Oppositional gaze and resistance
In his seminal work, Ways of Seeing, John Berger (1972) describes the act of gazing as a particularly male phenomenon. According to Berger, “(m]en look at women” and “|w]omen watch themselves being looked at.”1" Through this process, women become objectified and essentially stripped of any agency, making them passive observers of their own dehumanization. Berger is rightly drawing attention to the codes embedded in visual culture that invite particular readings of women’s bodies and by extension, female subjectivity, which position women as passive, sexualized, and mute. Laura Mulvey (2001) makes a similar point about the gaze in her seminal article from 1973, “Visual Pleasure and Narrative Cinema,” where she argues that the “scopophilic” nature of the cinematic lens renders “[t]he image of woman as (passive) raw material for the (active) gaze of man.”11 Both Berger’s and Mulvey’s discussions of the gaze offer important understandings of how gender, or more precisely patriarchy, configures relations of looking. They lay bare the voyeurism, fetishism, and exploitation that characterize the male gaze. Notwithstanding these concerns, other accounts of the gaze such as that offered by bell hooks (1996) provide an alternative perspective that posit looking as an act of rebellion from the position of the dominated other. Herein lies the idea of the oppositional gaze, a look that is full of ferment and that aims to “change reality.”12 This concept not only takes up the potential of “looking back” as an act of defiance, but also critically assesses relations of power and agency entailed in this resistant practice.”:
Subordinates in relations of power learn experientially that there is a critical gaze, one that “looks” to document, one that is oppositional. In resistance struggle, the power of the dominated to assert agency by claiming and cultivating “awareness” politicizes “looking” relations—one learns to look a certain way in order to resist.1’
In her essay “The Oppositional Gaze,” from which the above excerpt derives, hooks was specifically writing about what she calls “the oppositional black gaze.”14 The latter term describes Black women’s relationship to cinematic spectatorship, which hooks presents as potentially critical of and resistive to the predominant “whiteness” of Hollywood films, hooks argues that “ [a]s critical spectators, Black women participate in a broad range of looking relations that contest, resist, revise, interrogate, and invent on multiple levels.”1’ While acknowledging this very essential focus of hooks’ work, the writers of this study also see an opportunity to extend this idea of the oppositional gaze to an examination of how visual protest movements that are female driven operate as sites of resistance in other places and other times. The gaze, as appropriated by these actors, seeks to push back against forms of patriarchal domination that invite sexual, psychological, physical, and other forms of gender-based violence.The “pleasure of interrogation”"’ that the oppositional gaze facilitates, is, in these instances, being leveled at certain state and cultural institutions that perpetuate misogyny.
Going back to hooks’ statement that there is power in the act of looking, we would like to add that there is even more power in “looking feacfe.”That power is heightened by the fact that for women, looking back creates a particular danger.This is because “looking back” always holds the potential for punishment, via the surveillance it implies, perhaps because of the spectacle that it creates. Since looking back draws attention to oneself (thereby making the invisible visible), it produces a spotlight that the onlooker has little power to evade. It forces one to look at and to look into the once negated presence of the oppressed or invisible, whose specular presence now demands attention and also exposes them to the danger that Russo (1986) describes in her essay. The particular visual protest movements cited in this essay point to the perils women face when they “make a spectacle of themselves” in the manner described above—dangers that may include being sexually harassed on and offline or even being jailed as a result of their visual protests.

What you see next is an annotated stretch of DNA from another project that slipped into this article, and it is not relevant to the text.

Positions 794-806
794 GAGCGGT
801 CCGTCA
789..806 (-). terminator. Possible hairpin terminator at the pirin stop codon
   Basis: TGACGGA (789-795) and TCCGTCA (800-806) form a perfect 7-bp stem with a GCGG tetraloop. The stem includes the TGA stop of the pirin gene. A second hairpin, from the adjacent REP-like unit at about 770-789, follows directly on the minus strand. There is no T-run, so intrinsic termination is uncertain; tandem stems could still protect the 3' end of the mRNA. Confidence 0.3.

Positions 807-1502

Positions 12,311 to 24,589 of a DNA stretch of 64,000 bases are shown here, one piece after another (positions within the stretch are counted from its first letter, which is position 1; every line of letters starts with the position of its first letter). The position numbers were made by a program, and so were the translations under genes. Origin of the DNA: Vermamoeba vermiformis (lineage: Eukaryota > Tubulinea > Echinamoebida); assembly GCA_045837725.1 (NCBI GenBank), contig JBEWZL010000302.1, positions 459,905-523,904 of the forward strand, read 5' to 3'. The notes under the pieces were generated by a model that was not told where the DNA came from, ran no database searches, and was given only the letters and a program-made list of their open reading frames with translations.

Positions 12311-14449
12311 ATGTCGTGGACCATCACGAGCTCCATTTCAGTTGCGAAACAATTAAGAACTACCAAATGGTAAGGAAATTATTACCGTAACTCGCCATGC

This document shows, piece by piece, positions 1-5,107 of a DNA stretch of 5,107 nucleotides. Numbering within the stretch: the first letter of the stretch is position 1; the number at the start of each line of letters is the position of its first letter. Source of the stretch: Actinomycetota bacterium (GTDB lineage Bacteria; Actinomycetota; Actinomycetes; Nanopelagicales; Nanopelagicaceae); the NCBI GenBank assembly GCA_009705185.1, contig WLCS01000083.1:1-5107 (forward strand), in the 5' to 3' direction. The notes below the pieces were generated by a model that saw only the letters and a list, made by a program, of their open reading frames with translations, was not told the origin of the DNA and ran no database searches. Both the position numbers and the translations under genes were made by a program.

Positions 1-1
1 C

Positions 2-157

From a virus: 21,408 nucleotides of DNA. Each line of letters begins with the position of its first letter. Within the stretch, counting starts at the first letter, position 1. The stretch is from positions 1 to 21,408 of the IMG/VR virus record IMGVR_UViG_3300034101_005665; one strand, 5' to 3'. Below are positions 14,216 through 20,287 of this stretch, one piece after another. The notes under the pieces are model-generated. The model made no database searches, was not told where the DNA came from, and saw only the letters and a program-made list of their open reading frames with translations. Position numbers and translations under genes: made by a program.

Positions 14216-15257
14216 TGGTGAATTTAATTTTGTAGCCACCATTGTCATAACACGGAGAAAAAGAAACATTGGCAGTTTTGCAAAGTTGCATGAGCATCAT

Despite the dangerous responses they may generate, these acts represent women’s resistance to how they are traditionally viewed or “looked at.’’This is the nexus between the oppositional gaze and feminist political activism from the perspective of this essay: women daring to look at themselves in a way that challenges traditional constructions of their gender identities. The implied reflexivity of internalizing the gaze as a gateway to self-knowledge is echoed by Jean-Paul Sartre (1956) when he argued that the gaze is the frontline for the self “to define and redefine itself” since “we become aware of our self as subject only when confronted with the gaze of the Other and become aware of our self as object.”17 Just as the Black women hooks writes about grappled with and ultimately rejected identification with cinematic representations of themselves, so too do these visual protests critically interrogate patriarchal ideas about gender and invent new ways to communicate these lived experiences.This contestation plays itself out via the spectacle of the protests, which range from scenes of bloody wedding dresses to shaved heads, in the streets and social media spaces of China and the United States. In this sense, spectacle emerges as a form of political resistance that disrupts normative ideas about female identity via its denaturalization of gender (Butler 1990) and its redefinition of who can be a subject with the gaze.